Finance Minister Grant Robertson was yesterday either playing it safe or is genuinely nervous about the immediate future of the economy. 

The surplus was a  whopping $5.5 billion surplus, but Robertson was ultra-cautious about how sustainable it might be.

The surplus was nearly double the 2017 Budget forecast of $2.9 billion and  (in nominal terms) is the largest government surplus ever recorded in New Zealand.

But in the Beehive and throughout the Minister’s press conference, there was little celebration.

Robertson was worried that the economy might start to slow down. And in the Beehive, they were worried because he was worried.

“I would say that the risks are either neutral or to the downside,’ he said when asked about the prospects for Treasury’s forecasts for the coming financial year.

“That is what my take would be at the moment, but we will wait and see at the Half Yearly (Economic and Fiscal) Update where the Treasury gets to on that. (the Update is due in December).

“I am particularly focussed around these international matters.

“Clearly business confidence is an issue to the extent that it would flow into actual decisions and actual growth in the economy.

“We saw an excellent June quarter; I am looking forward to a good quarter in September, and if that happens then we will be on track or about on track.


“But if you look at the international environment there are clearly risks there that have to be born in mind.”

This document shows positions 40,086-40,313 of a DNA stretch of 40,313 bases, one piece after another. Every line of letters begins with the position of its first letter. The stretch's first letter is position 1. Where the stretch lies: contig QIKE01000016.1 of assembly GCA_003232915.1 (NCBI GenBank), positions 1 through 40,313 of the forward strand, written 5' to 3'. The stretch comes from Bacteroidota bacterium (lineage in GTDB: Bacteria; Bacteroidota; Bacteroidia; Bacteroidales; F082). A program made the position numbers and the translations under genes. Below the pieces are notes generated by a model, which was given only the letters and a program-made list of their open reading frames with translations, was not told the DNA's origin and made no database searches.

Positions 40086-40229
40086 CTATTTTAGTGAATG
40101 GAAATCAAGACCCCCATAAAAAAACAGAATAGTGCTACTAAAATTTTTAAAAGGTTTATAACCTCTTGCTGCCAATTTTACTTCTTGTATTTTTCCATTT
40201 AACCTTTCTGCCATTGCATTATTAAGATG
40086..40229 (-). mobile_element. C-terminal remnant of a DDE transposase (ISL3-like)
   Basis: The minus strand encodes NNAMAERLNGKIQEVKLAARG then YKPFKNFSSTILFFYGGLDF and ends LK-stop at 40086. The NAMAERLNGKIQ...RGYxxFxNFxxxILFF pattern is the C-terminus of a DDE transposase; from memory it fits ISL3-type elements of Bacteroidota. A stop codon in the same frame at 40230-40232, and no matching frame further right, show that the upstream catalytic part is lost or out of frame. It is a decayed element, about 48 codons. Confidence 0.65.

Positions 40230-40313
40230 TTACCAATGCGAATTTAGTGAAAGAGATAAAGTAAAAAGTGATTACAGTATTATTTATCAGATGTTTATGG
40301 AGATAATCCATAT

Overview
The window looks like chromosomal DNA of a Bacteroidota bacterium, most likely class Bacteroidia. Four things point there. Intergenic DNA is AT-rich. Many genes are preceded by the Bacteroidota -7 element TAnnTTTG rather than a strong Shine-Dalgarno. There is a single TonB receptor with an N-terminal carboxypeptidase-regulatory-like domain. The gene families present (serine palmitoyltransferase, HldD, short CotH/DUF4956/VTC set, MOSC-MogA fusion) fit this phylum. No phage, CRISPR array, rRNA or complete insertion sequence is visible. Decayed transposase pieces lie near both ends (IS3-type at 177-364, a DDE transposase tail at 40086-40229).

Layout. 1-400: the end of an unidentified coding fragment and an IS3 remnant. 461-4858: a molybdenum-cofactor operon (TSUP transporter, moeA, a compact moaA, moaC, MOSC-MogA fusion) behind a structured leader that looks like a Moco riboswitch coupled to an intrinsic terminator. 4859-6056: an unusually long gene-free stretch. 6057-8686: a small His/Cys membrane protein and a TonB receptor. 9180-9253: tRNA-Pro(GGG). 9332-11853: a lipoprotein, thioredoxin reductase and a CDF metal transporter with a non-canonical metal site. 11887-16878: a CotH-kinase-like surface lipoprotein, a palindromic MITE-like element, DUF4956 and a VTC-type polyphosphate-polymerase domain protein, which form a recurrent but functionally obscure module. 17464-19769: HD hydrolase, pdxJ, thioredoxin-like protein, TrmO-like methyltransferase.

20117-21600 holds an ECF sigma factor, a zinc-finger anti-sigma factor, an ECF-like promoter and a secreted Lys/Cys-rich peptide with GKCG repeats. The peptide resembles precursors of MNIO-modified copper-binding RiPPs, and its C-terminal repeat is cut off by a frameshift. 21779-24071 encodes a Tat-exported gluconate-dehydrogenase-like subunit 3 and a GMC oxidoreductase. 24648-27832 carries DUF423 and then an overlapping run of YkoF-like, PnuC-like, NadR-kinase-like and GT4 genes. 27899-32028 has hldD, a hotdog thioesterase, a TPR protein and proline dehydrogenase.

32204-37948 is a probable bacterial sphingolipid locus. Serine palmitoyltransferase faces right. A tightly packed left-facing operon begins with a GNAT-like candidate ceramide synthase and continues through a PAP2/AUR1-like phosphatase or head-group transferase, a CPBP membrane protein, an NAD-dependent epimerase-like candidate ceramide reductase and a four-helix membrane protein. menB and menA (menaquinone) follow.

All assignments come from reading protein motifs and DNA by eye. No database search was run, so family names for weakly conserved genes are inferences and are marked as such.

The surplus figure itself was also a bit shaky.

It was largely derived from the populations growth (up two per cent, boosted by a net inflow of nearly 65,000 migrants in the year to June) and with that growth came an increase in income tax and GST which together were up $4.6 billion.

Migration has, however, been falling since June.

For the August 2018 year, the net gain in migrants was 63,300, down 8,800 from the August 2017 year.

Added to the tax boost was some deferred expenditure.

Sums budgeted for the Provincial Growth Fund and social housing will now be spent in the 2018/19 year.

Even so, Robertson came under pressure yesterday to spend the surplus.

Greens co-leader James Shaw welcomed the  surplus, “which should allow us to invest in communities and ensure increased well-being for New Zealanders.”

However, Robertson said the Government was not awash with cash.

“It is important that we have money set aside for the classic rainy day and we know that these accounts don’t include expenditure that we are having to undertake on Mycoplasma Bovis.

“So there are always a lot of things that sit in the Government’s accounts that we need to look out for.”

All up, the Government has quantified $9.4 billion of contingent liabilities across the core crown sector, Crown entities and OEs.

But there is also a range of unquantifiable liabilities including legal actions such as Treaty settlements and a number of claims against the crown relating to bio-security breaches.

The statement itself was a mine of obscure data about the activities of the Government:

  • In 2017/18 core Crown expenses were around $16495 per capita –up from $15,839 the previous year.